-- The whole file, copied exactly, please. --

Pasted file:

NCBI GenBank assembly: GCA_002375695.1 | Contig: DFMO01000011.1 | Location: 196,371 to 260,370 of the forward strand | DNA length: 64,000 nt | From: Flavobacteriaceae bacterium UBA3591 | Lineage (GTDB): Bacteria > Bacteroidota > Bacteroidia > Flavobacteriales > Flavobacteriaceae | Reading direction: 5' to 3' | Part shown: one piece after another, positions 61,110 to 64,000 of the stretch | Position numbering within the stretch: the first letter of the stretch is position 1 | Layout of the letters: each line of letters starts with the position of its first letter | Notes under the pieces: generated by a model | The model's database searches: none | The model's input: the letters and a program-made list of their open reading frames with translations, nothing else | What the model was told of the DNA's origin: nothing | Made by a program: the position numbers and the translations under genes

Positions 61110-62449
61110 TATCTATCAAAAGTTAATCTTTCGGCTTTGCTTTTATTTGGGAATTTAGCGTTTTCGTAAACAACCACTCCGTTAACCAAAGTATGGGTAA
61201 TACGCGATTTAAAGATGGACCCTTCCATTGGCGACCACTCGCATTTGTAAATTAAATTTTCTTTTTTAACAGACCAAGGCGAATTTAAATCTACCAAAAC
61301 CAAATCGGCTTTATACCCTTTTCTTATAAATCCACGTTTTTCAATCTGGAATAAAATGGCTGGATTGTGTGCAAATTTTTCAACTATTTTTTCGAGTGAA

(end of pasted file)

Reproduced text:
NCBI GenBank assembly: GCA_002375695.1 | Contig: DFMO01000011.1 | Location: 196,371 to 260,370 of the forward strand | DNA length: 64,000 nt | From: Flavobacteriaceae bacterium UBA3591 | Lineage (GTDB): Bacteria > Bacteroidota > Bacteroidia > Flavobacteriales > Flavobacteriaceae | Reading direction: 5' to 3' | Part shown: one piece after another, positions 61,110 to 64,000 of the stretch | Position numbering within the stretch: the first letter of the stretch is position 1 | Layout of the letters: each line of letters starts with the position of its first letter | Notes under the pieces: generated by a model | The model's database searches: none | The model's input: the letters and a program-made list of their open reading frames with translations, nothing else | What the model was told of the DNA's origin: nothing | Made by a program: the position numbers and the translations under genes

Positions 61110-62449
61110 TATCTATCAAAAGTTAATCTTTCGGCTTTGCTTTTATTTGGGAATTTAGCGTTTTCGTAAACAACCACTCCGTTAACCAAAGTATGGGTAA
61201 TACGCGATTTAAAGATGGACCCTTCCATTGGCGACCACTCGCATTTGTAAATTAAATTTTCTTTTTTAACAGACCAAGGCGAATTTAAATCTACCAAAAC
61301 CAAATCGGCTTTATACCCTTTTCTTATAAATCCACGTTTTTCAATCTGGAATAAAATGGCTGGATTGTGTGCAAATTTTTCAACTATTTTTTCGAGTGAA